Wildcat

YA Psychological Suspense. In Progress.
Seventeen-year-old Kat Stone is a fugitive.  She grew up in a Tennessee trailer park with her Argentinian mother, her American father, and her diabetic sister, Bree. When she gets sucked into a bank heist gang in order to fund her sister’s medication, her entire life spirals out of control when it ends in her face plastered across every American newspaper. She procures a fake passport, steals a car and hightails it to Argentina to start over, to start fresh, to go back to a life on the straight and narrow. But her criminal life follows close behind, and she’s forced to face her past mistakes while navigating a foreign landscape. Told in intertwined timelines of Kat’s criminal beginnings in Tennessee and her new life in Argentina, this manuscript blends the commercial and the literary.

 

– 1 –

Not Long Ago

100 Miles North of the Mexican Border

Headlights cut through the dark, and as the car bore down on me, I planted my bare feet on the middle of the road. One hand gripped the gun hidden in the waistband of my cutoff jean shorts. The other formed a tornado of motion over my head.

Tires screamed against the pavement and left sharp lines of black in their wake. The hunk of metal shuddered to a stop only feet from my toes. It stood tall before me, a boxy, black SUV at least ten years old. Not ideal, but it would do.

With gritted teeth, I waited to face the driver, only a dark silhouette behind the steering wheel. The headlights burned suns into my eyeballs, and I was all too aware how exposed I was. Slick beads of sweat rolled down my face. My tongue was a lump of sand in my mouth.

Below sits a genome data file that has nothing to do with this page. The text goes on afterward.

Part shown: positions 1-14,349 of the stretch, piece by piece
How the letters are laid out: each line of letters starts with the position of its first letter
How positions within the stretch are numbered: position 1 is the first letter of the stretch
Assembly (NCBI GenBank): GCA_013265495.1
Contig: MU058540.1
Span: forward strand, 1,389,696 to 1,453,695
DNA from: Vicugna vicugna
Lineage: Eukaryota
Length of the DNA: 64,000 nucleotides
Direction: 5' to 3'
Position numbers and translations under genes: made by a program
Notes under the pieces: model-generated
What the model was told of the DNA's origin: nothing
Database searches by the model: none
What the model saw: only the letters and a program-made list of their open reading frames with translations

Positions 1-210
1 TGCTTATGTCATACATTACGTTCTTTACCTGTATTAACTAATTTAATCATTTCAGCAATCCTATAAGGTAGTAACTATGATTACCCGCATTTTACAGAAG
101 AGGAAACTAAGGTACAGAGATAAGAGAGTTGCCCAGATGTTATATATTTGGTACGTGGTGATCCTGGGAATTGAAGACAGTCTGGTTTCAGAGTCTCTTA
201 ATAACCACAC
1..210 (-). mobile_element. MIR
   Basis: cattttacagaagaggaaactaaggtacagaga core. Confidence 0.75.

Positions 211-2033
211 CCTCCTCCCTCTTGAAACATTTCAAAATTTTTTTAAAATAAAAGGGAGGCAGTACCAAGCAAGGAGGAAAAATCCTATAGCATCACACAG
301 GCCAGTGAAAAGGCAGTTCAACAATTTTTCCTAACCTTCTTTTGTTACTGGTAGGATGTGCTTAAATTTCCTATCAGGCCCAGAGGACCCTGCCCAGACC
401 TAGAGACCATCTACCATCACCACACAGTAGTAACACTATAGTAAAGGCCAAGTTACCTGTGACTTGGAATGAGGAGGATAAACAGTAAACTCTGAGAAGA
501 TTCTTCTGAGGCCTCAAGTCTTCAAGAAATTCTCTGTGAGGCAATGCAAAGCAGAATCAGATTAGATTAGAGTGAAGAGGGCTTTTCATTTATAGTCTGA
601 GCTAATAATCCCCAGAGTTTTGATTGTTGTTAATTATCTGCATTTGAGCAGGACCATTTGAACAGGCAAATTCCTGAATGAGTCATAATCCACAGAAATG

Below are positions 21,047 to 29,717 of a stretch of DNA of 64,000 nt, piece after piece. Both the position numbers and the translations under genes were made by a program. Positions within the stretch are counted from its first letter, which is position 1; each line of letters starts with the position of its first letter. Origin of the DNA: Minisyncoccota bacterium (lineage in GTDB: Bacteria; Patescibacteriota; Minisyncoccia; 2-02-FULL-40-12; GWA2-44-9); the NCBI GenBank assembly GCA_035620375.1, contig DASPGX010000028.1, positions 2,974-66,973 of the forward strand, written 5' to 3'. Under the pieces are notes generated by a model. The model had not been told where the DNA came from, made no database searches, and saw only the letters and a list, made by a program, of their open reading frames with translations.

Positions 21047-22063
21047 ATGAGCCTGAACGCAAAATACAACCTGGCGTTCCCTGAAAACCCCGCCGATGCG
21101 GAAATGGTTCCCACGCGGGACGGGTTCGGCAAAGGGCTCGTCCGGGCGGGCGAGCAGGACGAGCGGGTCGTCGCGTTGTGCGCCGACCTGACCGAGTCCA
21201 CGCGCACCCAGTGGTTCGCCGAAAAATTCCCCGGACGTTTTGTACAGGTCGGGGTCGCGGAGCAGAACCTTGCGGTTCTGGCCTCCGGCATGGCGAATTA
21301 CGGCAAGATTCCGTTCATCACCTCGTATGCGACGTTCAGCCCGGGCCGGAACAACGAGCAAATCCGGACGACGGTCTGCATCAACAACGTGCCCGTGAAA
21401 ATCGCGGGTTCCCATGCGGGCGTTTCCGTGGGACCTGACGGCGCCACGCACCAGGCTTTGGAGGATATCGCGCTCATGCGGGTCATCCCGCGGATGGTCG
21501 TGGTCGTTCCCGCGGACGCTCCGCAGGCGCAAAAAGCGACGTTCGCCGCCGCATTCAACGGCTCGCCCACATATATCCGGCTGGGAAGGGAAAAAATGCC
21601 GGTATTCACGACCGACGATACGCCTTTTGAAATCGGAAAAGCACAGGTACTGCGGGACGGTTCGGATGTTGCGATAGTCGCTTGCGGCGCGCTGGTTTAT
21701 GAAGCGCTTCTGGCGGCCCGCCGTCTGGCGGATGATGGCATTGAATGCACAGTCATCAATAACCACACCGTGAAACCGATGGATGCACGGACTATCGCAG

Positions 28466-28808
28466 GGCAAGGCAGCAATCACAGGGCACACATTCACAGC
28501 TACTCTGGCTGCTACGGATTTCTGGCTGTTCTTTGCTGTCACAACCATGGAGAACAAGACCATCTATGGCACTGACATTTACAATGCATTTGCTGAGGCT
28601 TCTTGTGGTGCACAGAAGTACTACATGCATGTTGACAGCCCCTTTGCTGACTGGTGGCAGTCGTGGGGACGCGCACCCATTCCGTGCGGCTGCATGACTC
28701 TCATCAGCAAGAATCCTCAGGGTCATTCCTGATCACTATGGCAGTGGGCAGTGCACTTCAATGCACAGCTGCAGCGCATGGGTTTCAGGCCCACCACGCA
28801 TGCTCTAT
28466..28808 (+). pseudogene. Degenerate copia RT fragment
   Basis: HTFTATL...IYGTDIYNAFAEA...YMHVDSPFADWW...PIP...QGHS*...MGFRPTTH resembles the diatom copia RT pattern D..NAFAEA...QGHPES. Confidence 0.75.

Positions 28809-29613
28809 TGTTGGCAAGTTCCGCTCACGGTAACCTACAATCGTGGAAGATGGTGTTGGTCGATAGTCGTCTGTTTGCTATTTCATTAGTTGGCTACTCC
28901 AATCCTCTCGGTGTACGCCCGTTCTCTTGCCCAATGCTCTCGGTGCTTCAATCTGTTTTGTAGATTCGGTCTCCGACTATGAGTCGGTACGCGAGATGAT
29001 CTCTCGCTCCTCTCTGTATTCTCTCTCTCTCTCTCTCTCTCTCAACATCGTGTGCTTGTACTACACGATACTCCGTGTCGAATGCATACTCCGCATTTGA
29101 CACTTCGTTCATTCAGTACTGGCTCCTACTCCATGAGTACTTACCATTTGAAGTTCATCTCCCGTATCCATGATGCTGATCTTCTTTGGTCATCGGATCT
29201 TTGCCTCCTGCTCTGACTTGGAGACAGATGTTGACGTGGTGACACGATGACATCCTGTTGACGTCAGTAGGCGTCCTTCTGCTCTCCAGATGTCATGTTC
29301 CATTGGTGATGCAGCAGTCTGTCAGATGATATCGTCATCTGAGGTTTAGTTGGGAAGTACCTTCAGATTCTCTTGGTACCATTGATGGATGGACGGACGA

I’d crossed six states lines to get this close to freedom, and if even one thing went wrong now, that freedom would be exchanged for a thick set of bars and a new wardrobe of prison orange.

The car door popped open as loud as a gunshot in the dead of night. A bearded face and bushy head of hair preceded a body shaped like a tank. I licked my lips and slid my fingers around the handle of the gun. My plan to steal a car involved a wispy woman who wouldn’t hurt a tick slurping down her blood, not a mountain man on steroids.

“Are you okay?” he asked.

“Can you help me?” I added a wobble to my voice for the right effect. “My car broke down, and I don’t have a cell phone or anything.”

“I can probably get ‘er started for you.” The man glanced around the empty stretch of highway and frowned. “Where is it?”

The last car I’d abandoned sat ten miles off the highway with the license plate ripped off and buried somewhere between here and there, but I wasn’t about to tell him that. Instead, I raised the gun and pressed a dusty finger against the trigger. “Just step away from the car.”

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